Online Exclusive: FMLA Expands for Military Family Members

Human Resources Manager Jill Traxler had worked for Oregon’s Multnomah County for 15 years when she took her first unpaid medical leave for a serious physical health condition in 2002.

Three years later, Traxler took unpaid medical leave again. When she returned, her employer told Traxler her job was being eliminated. She was placed on administrative leave. Traxler was then transferred to a lower-paying position. She continued to take intermittent medical leave in her new post. She was fired in September 2005 after receiving a negative performance review.

Traxler successfully sued for damages under the federal Family and Medical Leave Act (FMLA) and its Oregon counterpart. In many ways it was a typical FMLA case. But the jury’s award set this case apart and the county’s appeal resulted in a precedent-setting 9th Circuit decision.

The FMLA entitles qualifying public- and private-sector employees to up to 12 weeks of unpaid leave during any 12-month period if the employee has a serious health condition, gives birth or adopts, or needs to care for a spouse, child or parent with a serious health condition.

The U.S. District Court for the District of Oregon found that Traxler never took more leave than FMLA allows and that the county took adverse employment actions against her because of her legitimate use of FMLA-protected leave. The jury awarded Traxler back pay of $250,000 and close to $1.6 million in front pay for future compensation in lieu of reinstatement–25 percent more than the maximum she requested.

After trial, the county asked the district court to wipe out the $1.6 million award on the basis that only judges can award and assess front pay. To the relief of Multnomah County taxpayers, the district court agreed, slashing Traxler’s front pay to $267,000–still nearly four years’ salary. She wound up with $640,717, including attorneys fees.

Traxler appealed, but the 9th Circuit recently rejected her bid to restore the $1.6 million award. “Under the FMLA the equitable award of front pay, including the amount, rests solely with the court, not the jury,” the appeals court unanimously held in Traxler v. Multnomah County.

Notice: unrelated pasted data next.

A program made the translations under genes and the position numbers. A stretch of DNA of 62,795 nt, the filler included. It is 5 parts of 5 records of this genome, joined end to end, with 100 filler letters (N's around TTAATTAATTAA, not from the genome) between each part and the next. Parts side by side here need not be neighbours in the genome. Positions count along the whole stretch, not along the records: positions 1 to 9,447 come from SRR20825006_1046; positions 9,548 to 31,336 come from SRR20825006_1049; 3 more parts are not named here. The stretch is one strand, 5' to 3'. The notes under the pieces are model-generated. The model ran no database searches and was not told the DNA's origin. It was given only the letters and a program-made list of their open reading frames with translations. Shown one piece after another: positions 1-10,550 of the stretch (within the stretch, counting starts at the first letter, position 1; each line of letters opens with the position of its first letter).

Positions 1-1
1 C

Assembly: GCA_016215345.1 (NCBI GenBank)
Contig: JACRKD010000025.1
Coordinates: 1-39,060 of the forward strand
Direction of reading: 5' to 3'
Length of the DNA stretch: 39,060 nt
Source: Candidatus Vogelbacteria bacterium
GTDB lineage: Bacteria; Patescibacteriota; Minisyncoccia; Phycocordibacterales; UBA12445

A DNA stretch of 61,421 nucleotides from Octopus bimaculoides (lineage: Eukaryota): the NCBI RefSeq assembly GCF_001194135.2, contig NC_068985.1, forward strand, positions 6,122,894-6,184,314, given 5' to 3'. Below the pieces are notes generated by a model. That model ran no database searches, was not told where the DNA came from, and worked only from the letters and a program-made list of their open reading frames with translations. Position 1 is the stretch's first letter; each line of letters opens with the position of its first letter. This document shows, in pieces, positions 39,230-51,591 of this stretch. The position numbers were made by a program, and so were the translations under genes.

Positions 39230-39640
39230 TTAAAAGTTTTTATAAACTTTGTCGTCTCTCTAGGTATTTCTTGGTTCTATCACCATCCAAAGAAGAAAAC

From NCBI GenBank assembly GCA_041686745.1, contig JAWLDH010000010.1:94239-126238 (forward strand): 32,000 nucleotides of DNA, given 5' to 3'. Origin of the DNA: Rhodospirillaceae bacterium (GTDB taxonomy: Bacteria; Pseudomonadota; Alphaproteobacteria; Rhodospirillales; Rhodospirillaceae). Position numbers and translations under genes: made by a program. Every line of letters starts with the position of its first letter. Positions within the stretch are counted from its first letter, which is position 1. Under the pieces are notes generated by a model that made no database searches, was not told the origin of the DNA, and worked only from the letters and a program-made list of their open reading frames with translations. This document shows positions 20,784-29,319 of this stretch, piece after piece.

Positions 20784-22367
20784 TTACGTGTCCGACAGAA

Equitable Relief

The decision is salutary for all employers, says Carl Bosland, managing director of Bosland Consulting Group, which advises on FMLA and state family medical leave requirements. “It helps employers in the sense that it’s keeping the decision on the amount of equitable remedies in the FMLA in the hands of a judge, who is apt to be more reasonable in assessing the amount of damages than a jury might be,” Bosland explains.

The decision also marks the first time that the 9th Circuit has decided whether courts, rather than juries, determine front pay under the FMLA, notes Catherine Barbieri, a partner at Fox Rothschild.

“As the court points out, it accords with the decisions in the 4th, 5th and 10th Circuits–only the 6th Circuit so far has differed,” notes Barbieri. “It’s also consistent generally with what is done under other anti-discrimination statutes.”

The three-judge 9th Circuit panel pointed out in its Feb. 26 opinion that the FMLA doesn’t even mention front pay. Rather, the statute authorizes damages for past costs, including lost wages and benefits, as well as prospective remedies “for such equitable relief as may be appropriate, including employment, reinstatement and promotion.”

Judge M. Margaret McKeown wrote in the opinion: “The court’s power under the FMLA to award front pay, as an alternative to reinstatement, is derived solely from the statutory provision permitting the court to award ‘such equitable relief as may be appropriate.’” Therefore, as an equitable remedy, “it makes little sense to say that the availability of front pay is a judicial determination and the amount a jury determination,” the court reasoned.

Moving Target

While employers can take comfort in the decision, the FMLA itself remains a headache for companies, says Heather Owen, a partner at Constangy Brooks & Smith.

“It’s extremely complicated,” Owen says. “This kind of leave is not taken in straight blocks. A good portion of the time it’s taken intermittently. It’s very difficult to keep track of what’s FMLA leave and what’s not FMLA leave.”

To complicate matters, the FMLA has been a moving target for the last couple of years, with Congress and both the Bush and Obama administrations amending the statute and its regulations. The FMLA was changed to expand what is covered–military caregiver and exigency leave, for example–and who is covered.

Democrat-sponsored bills in the House seek to further broaden the FMLA’s scope.

“The holy grail for Democrats has always been providing some level of paid [FMLA] leave,” says Marc Freedman, executive director of labor law policy at the U.S. Chamber of Commerce. “The one that we are most concerned about is the Healthy Families Act, which creates a seven-day paid leave mandate, essentially for sick leave and if your child or other family members are sick and you have to stay home with them.”

He adds that the bill “doesn’t seem to be moving at this point.”

Bosland anticipates some additional FMLA expansion will be pushed through, if only because President Obama campaigned on the issue. “I think he needs to throw some red meat out to his base,” he says.